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Wednesday, March 28 • 9:00am - 1:15pm
1 - Semantic Web Technologies Applied to Numismatic Collections

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This paper describes the ongoing efforts of the authors to present ancient Greek and Roman numismatic data on the public internet, with an emphasis on efforts to integrate information from multiple sources using Linked Data and Semantic Web techniques. By way of very modern metaphor, it is useful to think of coins as intentionally created packages of 'named entities'. Each coin was struck by a particular authority, often at a known site, and coins often make reference to familiar concepts such as deities, historical events, or symbols that were widely recognized in the ancient world. The institutions represented among the authors have deployed search interfaces that allow users to take advantage of this aspect of numismatic databases. The American Numismatic Society's database provides faceted search to its collection of over 550,000 objects. The Portable Antiquities Scheme (PAS) in the UK presents individual finds (and hoards) recorded throughout the country. The Römisch-Germanische Kommission and the University of Frankfurt (DBIS) are developing a prototype metaportal (INTERFACE) that accesses national databases of coin finds held in in Frankfurt, Vienna and Utrecht. Each of these resources is beginning to explore Semantic Web/Linked data approaches so that the role of numismatic standards is immediately coming to the fore. DBIS and INTERFACE are developing a numismatic ontology. At the ANS and PAS, the public database already presents RDF serializations based on Dublin Core. Together, the authors have begun to explore standardization of conceptual names on the basis of the vocabulary presented at the site http://nomisma.org . Nomisma.org is a collaborative effort to provide stable digital representations of numismatic concepts and entities. It provides URIs for such basic concepts as 'coin', 'mint', 'axis'. All of these are defined within the scope of numismatics but are already being linked to other stable resources where available. This is particularly the case for mints. For example, the URI http://nomisma.org/id/corinth is intended to represent that ancient city in its role as a minter/issuer of coins. The URI is linked via the SKOS ontology to the Pleiades Gazetteer of ancient places. This allows Nomisma to be the basis for a common representation of the concept that an object is a coin minted at Corinth. The ANS has already deployed such relationships in its public database. The work of all these projects is very much in progress so that this paper hopes to generate discussion on how multiple large projects can move forward in their own work while encouraging sufficient commonality to support large scale research questions undertaken by diverse audiences.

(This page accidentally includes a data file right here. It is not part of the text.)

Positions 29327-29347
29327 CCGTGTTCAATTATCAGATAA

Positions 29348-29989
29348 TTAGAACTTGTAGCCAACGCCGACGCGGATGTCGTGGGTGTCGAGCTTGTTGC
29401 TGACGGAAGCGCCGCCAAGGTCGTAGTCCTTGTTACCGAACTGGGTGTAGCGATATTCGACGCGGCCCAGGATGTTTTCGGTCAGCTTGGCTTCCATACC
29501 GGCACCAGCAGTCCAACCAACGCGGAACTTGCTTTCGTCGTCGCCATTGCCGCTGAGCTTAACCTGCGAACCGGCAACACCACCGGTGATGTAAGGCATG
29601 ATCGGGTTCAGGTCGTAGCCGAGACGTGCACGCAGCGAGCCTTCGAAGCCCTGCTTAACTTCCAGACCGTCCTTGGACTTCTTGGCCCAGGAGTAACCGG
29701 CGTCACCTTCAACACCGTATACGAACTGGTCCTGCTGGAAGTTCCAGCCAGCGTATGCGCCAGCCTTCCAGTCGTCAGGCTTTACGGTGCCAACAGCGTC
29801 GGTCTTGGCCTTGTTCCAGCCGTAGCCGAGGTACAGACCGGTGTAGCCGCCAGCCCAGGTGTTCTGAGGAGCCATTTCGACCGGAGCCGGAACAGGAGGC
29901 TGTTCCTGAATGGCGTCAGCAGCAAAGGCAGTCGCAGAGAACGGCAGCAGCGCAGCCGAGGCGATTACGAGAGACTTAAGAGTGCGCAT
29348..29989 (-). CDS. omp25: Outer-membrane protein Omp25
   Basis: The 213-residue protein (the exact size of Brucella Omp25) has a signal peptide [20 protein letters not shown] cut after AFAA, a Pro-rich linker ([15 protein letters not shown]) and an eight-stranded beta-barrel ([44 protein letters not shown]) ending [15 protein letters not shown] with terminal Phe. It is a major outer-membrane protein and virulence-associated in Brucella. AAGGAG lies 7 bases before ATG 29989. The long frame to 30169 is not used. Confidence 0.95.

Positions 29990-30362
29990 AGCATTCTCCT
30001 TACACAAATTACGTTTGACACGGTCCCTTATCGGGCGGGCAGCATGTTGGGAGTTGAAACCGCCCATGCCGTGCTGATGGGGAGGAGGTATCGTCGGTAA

avatar for Ethan Gruber

Ethan Gruber

Diretor of Data Science, American Numismatic Society
American Numismatic Society Twitter: @ewg118ORCID

Karsten Tolle

University of Frankfurt

Wednesday March 28, 2012 9:00am - 1:15pm BST
Building 65, 1177 Streamed into room 1095

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